A restrictive covenant is a clause in an employment contract that limits what the employee can do during and after employment.
A non-competition clause, specifically, limits the employee from working for a competitor or going into business themselves in a competitive nature against their former employer.
Not all employees have a non-competition agreement. Generally, sales-persons and higher-level managers have one in their written employment contract, if at all.
Non-competition clauses are restraints of trade, meaning they restrict an individual’s ability to work following the end of employment. For this reason, courts are reluctant to enforce them unless they are carefully crafted and limited in territory and in time. For example, a valid non-competition clause would describe a valid reason for limiting competition, and then limit the employee from competing in downtown Toronto for just 12 months. An unenforceable non-competition clause, on the other hand, would fail to define a valid reason for its existence and also fail to define a region, and then try and limit the employee from competing for three years.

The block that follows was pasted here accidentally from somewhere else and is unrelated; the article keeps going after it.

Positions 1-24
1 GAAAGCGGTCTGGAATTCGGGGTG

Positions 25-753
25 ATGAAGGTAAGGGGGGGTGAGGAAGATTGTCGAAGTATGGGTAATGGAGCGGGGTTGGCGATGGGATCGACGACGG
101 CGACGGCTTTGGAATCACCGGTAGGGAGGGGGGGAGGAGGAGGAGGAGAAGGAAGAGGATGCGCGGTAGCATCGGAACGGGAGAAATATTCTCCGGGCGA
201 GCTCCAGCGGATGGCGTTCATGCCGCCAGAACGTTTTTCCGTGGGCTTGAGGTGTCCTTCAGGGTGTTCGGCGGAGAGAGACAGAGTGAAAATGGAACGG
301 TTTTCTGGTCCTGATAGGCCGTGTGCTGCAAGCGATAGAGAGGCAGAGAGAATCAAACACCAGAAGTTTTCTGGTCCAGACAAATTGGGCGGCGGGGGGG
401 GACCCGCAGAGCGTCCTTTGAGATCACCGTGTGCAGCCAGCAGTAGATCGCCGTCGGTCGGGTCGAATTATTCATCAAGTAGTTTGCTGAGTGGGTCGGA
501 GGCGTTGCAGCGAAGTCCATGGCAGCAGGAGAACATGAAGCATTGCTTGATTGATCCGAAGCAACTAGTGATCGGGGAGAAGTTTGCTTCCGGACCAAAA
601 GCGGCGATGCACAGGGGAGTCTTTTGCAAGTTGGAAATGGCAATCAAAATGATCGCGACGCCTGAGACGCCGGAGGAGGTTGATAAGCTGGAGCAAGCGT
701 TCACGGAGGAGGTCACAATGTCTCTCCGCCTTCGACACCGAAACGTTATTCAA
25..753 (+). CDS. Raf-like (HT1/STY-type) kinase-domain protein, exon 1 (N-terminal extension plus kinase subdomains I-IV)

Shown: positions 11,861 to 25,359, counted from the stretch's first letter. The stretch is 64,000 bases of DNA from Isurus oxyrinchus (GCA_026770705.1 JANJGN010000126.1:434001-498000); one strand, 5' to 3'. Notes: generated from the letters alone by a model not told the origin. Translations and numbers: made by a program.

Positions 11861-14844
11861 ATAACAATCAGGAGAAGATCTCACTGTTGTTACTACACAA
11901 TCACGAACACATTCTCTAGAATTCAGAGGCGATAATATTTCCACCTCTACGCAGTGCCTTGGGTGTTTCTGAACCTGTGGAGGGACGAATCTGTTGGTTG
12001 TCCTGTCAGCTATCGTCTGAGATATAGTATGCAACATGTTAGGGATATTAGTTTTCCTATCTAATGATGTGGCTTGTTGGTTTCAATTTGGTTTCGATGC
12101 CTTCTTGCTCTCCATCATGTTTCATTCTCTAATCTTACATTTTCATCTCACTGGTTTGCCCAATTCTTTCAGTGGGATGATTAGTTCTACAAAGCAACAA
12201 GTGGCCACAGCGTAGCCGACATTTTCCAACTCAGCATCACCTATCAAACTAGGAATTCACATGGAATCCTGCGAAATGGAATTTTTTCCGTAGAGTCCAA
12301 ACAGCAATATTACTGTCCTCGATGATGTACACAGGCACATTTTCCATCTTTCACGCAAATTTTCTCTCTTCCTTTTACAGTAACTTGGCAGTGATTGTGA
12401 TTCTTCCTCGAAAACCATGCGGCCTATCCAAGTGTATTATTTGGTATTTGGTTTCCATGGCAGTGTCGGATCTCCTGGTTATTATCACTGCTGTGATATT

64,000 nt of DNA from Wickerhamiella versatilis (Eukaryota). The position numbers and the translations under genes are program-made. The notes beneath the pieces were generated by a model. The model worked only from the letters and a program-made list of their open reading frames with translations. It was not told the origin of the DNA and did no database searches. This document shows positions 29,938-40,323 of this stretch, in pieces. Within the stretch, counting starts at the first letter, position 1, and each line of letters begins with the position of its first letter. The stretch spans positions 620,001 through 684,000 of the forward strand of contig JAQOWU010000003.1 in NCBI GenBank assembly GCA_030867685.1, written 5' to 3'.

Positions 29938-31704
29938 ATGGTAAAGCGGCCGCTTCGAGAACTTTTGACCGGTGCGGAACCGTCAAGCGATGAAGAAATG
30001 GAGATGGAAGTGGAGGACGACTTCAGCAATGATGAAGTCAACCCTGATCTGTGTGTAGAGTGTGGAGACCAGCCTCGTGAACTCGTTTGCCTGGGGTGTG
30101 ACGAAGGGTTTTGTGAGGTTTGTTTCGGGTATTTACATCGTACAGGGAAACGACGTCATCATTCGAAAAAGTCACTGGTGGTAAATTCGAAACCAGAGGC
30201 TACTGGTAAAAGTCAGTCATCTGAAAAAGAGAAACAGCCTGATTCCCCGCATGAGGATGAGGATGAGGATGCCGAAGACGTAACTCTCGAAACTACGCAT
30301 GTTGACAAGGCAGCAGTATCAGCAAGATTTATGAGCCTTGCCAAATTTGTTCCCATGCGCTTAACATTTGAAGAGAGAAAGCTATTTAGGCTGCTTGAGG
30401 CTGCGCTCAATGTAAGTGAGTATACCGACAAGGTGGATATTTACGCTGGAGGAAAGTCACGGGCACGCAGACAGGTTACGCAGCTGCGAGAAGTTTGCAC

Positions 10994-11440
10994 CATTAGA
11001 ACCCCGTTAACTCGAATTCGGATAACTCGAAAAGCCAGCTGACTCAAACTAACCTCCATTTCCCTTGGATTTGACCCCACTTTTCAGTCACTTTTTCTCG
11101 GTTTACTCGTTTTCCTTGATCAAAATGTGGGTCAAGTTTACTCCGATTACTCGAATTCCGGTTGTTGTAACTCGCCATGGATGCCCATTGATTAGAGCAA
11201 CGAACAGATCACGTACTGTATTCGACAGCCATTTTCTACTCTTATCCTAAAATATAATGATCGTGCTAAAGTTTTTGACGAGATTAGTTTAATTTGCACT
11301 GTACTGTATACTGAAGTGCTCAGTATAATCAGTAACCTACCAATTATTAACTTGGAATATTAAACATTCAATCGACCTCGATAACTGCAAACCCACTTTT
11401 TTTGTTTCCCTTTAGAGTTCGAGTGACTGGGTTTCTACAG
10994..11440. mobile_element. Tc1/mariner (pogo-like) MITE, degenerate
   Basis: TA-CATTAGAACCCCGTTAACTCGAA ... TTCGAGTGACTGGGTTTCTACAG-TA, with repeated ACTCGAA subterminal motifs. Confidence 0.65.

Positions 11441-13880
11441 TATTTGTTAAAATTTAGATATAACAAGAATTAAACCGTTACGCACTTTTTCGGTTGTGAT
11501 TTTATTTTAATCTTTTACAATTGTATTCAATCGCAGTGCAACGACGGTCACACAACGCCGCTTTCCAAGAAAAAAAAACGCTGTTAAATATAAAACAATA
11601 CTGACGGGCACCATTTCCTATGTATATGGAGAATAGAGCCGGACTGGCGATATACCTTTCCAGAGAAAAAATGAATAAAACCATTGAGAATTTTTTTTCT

Also, because non-competition clauses are restraints on trade, if an employee is terminated from his or her job, and he or she has a non-competition clause in their employment contract, a judge would likely award them a lengthier notice period if they sued for wrongful dismissal. This is because the employee was contractually limited in how quickly they could reasonably find new employment due to the fact they couldn’t apply to competitors.
Dutton Employment Law is a non-competition law firm.
If your employer has asked you to sign a non-competition agreement (or a non-competition clause in an employment contract), or if you have been threatened with breaching a non-competition agreement, contact a Toronto non-competition lawyer today. Your employer could launch an injunction to enforce the agreement against you, which would be expensive to defend if not dealt with swiftly.